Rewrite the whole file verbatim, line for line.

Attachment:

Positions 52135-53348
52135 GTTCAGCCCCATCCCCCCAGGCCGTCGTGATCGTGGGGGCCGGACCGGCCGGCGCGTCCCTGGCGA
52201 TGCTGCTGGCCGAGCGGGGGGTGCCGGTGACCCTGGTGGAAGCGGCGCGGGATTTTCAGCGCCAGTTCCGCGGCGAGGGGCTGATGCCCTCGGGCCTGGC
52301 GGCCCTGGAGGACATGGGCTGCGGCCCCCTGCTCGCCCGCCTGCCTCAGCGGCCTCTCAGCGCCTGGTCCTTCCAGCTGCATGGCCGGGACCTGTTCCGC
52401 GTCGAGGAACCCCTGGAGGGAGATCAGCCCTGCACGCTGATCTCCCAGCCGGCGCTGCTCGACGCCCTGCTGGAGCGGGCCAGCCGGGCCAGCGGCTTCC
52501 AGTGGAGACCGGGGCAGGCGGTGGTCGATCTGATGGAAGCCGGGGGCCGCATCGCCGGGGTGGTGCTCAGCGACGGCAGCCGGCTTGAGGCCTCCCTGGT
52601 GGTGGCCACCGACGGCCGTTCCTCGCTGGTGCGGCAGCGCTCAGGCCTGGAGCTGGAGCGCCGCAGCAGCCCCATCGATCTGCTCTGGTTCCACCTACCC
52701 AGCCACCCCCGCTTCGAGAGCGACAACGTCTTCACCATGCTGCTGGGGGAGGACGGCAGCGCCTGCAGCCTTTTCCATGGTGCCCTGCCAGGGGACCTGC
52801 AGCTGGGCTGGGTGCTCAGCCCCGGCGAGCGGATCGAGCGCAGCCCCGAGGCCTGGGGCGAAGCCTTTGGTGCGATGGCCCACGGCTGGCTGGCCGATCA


Positions 52135-53348
52135 GTTCAGCCCCATCCCCCCAGGCCGTCGTGATCGTGGGGGCCGGACCGGCCGGCGCGTCCCTGGCGA
52201 TGCTGCTGGCCGAGCGGGGGGTGCCGGTGACCCTGGTGGAAGCGGCGCGGGATTTTCAGCGCCAGTTCCGCGGCGAGGGGCTGATGCCCTCGGGCCTGGC
52301 GGCCCTGGAGGACATGGGCTGCGGCCCCCTGCTCGCCCGCCTGCCTCAGCGGCCTCTCAGCGCCTGGTCCTTCCAGCTGCATGGCCGGGACCTGTTCCGC
52401 GTCGAGGAACCCCTGGAGGGAGATCAGCCCTGCACGCTGATCTCCCAGCCGGCGCTGCTCGACGCCCTGCTGGAGCGGGCCAGCCGGGCCAGCGGCTTCC
52501 AGTGGAGACCGGGGCAGGCGGTGGTCGATCTGATGGAAGCCGGGGGCCGCATCGCCGGGGTGGTGCTCAGCGACGGCAGCCGGCTTGAGGCCTCCCTGGT
52601 GGTGGCCACCGACGGCCGTTCCTCGCTGGTGCGGCAGCGCTCAGGCCTGGAGCTGGAGCGCCGCAGCAGCCCCATCGATCTGCTCTGGTTCCACCTACCC
52701 AGCCACCCCCGCTTCGAGAGCGACAACGTCTTCACCATGCTGCTGGGGGAGGACGGCAGCGCCTGCAGCCTTTTCCATGGTGCCCTGCCAGGGGACCTGC
52801 AGCTGGGCTGGGTGCTCAGCCCCGGCGAGCGGATCGAGCGCAGCCCCGAGGCCTGGGGCGAAGCCTTTGGTGCGATGGCCCACGGCTGGCTGGCCGATCA